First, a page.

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Debt: good versus bad

It is also important that you use the right debt for the right purpose. The danger lies in how well the debt is being managed. - expert

It is also important that you use the right debt for the right purpose. The danger lies in how well the debt is being managed. - expert

Published Jun 18, 2022


IF you’ve been grabbing every bit of credit you can in a bid to survive the current wave of financial difficulties, best you don’t.

An expert with FNB says it’s important to know what is good debt versus bad debt, and to avoid the latter.

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Recently released research by FNB found that it takes an average of five days for a middle-income consumer to spend up to 80% of their monthly salary.

This suggests that the average middle-income consumer, earning between R180 000 – R500 000 per annum, survives on 20% of their monthly salary for more than 20 days in a month.

In layman’s terms these kinds of stats tell us that the average consumer is stretched financially.

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In an interview with the POST Christian Hugo, FNB Money Management Solution Strategist, said it was important to differentiate between good debt and bad debt in managing your finances.

“Good debt is defined as money owed for things that can help build wealth or increase income over time, such as student loans, home loan or a business loan. Bad debt refers to things like credit cards or other consumer debt that do little to improve your financial outcome. It is also important that you use the right debt for the right purpose.

“The danger lies in how the debt is being managed - therefore if it is being managed and you are aware of your obligations and how the debt is helping you, it may not be a false sense of security. however, if it is funding lifestyle spend, this can turn negative quite quickly

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“One also needs to think about the effect on your credit status and your credit worthiness and the danger of being blacklisted if you are not meeting your obligations, or the long-term effect on your ability to borrow for wealth creation types of debt.”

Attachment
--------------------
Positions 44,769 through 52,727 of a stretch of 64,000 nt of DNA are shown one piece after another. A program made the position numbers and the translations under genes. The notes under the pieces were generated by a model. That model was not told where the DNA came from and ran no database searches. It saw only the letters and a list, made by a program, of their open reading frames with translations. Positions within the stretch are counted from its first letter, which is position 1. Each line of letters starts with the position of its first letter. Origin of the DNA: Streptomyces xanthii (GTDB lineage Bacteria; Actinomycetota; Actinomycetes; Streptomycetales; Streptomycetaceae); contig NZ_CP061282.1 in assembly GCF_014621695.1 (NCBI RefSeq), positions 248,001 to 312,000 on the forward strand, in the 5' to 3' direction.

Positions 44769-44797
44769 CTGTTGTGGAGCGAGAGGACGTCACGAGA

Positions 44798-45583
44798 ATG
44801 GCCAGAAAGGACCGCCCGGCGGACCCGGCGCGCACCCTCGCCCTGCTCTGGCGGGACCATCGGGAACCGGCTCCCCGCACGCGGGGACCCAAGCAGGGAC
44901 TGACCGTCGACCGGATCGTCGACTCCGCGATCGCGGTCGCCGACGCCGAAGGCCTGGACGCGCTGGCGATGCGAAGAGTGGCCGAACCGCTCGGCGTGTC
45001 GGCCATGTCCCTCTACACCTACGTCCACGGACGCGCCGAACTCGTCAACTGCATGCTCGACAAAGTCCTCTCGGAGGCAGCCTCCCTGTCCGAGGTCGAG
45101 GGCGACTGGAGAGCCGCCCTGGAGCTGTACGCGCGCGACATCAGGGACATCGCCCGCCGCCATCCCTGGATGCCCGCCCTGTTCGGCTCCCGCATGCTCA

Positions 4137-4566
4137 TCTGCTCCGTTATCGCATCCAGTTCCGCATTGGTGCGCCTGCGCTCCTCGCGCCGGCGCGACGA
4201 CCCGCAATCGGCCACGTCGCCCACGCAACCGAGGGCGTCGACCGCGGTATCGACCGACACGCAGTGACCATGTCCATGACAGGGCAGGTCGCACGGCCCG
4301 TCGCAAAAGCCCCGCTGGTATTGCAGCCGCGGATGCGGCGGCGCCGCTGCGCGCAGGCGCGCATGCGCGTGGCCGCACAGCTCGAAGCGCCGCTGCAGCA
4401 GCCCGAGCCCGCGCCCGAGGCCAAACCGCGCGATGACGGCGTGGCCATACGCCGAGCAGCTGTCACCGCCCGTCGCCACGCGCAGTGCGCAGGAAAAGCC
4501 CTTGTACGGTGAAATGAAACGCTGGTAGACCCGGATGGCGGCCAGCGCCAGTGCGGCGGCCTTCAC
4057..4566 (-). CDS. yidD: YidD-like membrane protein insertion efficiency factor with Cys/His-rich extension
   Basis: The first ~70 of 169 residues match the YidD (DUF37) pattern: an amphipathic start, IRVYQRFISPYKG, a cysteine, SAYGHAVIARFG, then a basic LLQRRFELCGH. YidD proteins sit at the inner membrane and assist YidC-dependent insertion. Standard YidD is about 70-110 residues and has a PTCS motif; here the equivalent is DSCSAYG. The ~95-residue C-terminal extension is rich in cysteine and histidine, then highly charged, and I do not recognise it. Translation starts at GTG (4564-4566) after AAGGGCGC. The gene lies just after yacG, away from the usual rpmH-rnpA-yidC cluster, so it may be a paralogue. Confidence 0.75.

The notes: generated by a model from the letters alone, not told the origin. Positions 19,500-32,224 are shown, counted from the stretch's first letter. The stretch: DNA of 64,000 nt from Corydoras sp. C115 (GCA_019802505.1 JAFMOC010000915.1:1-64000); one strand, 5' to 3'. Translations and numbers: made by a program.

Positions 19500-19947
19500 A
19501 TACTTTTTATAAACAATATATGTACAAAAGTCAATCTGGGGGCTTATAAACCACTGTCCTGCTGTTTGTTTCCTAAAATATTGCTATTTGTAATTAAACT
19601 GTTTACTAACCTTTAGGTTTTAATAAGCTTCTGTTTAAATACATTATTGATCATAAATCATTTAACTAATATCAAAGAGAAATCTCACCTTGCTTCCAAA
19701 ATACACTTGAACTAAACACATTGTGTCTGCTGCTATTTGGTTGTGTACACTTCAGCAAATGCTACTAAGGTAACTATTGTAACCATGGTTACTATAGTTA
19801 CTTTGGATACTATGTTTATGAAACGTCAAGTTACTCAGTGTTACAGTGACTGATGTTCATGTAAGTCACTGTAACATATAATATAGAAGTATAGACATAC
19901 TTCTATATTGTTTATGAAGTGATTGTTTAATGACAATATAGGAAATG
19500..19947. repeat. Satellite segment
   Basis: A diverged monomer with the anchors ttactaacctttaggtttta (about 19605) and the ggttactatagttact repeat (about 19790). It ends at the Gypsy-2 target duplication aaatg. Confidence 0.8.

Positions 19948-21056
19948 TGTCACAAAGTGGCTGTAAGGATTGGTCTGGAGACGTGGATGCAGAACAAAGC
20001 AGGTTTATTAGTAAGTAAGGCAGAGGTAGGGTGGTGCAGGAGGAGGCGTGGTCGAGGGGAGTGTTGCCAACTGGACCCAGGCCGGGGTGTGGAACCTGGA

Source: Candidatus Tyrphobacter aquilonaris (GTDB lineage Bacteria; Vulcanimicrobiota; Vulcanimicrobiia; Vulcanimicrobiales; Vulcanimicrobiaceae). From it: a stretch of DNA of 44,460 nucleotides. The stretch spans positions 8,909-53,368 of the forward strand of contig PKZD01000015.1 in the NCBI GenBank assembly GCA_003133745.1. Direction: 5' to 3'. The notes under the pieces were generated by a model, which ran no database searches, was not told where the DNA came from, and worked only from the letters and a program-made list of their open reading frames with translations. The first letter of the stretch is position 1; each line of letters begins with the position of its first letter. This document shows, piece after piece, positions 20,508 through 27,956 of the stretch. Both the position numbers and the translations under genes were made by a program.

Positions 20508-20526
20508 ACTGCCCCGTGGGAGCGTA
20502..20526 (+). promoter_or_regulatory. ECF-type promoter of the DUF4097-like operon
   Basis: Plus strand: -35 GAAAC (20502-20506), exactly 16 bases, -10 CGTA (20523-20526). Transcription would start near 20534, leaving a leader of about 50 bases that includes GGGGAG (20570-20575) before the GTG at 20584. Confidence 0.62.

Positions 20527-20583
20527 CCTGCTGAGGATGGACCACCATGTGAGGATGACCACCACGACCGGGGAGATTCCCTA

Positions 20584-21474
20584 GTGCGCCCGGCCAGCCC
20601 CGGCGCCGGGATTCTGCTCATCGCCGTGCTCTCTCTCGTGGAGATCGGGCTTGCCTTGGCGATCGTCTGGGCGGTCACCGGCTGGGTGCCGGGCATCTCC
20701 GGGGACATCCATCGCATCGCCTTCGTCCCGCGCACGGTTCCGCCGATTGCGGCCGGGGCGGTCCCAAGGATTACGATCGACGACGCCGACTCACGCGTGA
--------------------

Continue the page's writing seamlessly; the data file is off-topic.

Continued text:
Hugo said it was unlikely that the economy will ease in the near future as the increase in the fuel price and the interest rate hikes will have a knock-on effect on the price of goods, and this will make our day-to-day spending more expensive.

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“It is however very important that we focus on the things that we can control and the one thing we can control is our spending. Take the time to go through your budget and try and see if there are areas where you can reduce your spending.

“One of the ways you can also try and curb your spending, is by setting up a weekly meal plan. This will help you have clarity on the items that you need to buy and you can be on the lookout for specials on these items.

“Then lastly if you are part of loyalty programs try and optimise it and let it help you carry the burden. If you are a FNB client your eBucks can help you free up cash,” he said.


Before considering an avenue like debt counselling, Hugo said it’s best to look at alternatives.

“You need identify ways to free up cashflow. This will help you release some of the financial pressure you are feeling. It might also put you in a position to pay of your debt sooner.

“You need to make sure you have the right debt for the right purpose. This might also be a good opportunity to investigate consolidating your debt. This might help you to free-up some much-needed cash. It will also help if you speak to your bank to explore possible solutions they might have to help you with your debt burden.

“If you have explored all the possible options to reduce spending, made sure you (have) the right debt products and you still don’t see a light at the end of the tunnel, you can consider debt counselling. It very important that you make sure you understand all pro’s and con’s of the process before you make this decision,” said Hugo.